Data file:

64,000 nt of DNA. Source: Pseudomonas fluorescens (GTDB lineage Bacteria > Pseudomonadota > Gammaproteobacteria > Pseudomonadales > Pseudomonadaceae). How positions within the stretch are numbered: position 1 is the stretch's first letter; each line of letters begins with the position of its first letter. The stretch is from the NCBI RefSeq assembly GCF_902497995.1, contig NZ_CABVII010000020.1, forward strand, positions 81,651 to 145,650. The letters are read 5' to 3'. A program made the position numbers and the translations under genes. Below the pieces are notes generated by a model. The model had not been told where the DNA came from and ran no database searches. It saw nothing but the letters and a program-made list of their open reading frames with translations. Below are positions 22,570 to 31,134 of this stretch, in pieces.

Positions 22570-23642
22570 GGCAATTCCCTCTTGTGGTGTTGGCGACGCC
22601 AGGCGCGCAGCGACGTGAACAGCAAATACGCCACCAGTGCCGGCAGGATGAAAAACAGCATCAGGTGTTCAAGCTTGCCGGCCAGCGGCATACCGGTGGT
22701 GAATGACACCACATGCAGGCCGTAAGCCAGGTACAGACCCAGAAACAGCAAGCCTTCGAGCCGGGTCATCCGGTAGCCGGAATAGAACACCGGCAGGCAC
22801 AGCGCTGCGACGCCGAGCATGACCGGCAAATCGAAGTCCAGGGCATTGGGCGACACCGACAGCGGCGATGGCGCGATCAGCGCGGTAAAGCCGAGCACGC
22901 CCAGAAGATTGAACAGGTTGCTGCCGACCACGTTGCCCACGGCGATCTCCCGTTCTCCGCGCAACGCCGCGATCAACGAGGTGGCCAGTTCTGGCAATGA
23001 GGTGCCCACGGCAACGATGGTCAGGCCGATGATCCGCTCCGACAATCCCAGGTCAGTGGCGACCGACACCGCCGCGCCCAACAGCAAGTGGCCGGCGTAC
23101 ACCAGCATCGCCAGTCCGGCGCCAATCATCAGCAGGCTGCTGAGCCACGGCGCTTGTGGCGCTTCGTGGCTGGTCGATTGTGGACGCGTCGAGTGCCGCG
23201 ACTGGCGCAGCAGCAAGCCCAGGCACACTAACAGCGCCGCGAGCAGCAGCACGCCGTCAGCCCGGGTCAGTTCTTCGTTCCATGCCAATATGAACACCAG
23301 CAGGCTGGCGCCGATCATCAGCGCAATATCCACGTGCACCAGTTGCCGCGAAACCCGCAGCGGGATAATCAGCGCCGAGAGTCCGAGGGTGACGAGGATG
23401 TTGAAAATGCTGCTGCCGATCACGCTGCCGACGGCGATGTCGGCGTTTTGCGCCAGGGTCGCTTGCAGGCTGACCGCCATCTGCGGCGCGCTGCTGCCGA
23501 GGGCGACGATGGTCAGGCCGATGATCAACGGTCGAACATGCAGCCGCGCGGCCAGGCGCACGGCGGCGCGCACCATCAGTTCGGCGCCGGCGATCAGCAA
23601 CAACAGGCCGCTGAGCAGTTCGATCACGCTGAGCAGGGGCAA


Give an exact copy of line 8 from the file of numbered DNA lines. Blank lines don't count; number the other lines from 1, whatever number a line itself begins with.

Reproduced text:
23001 GGTGCCCACGGCAACGATGGTCAGGCCGATGATCCGCTCCGACAATCCCAGGTCAGTGGCGACCGACACCGCCGCGCCCAACAGCAAGTGGCCGGCGTAC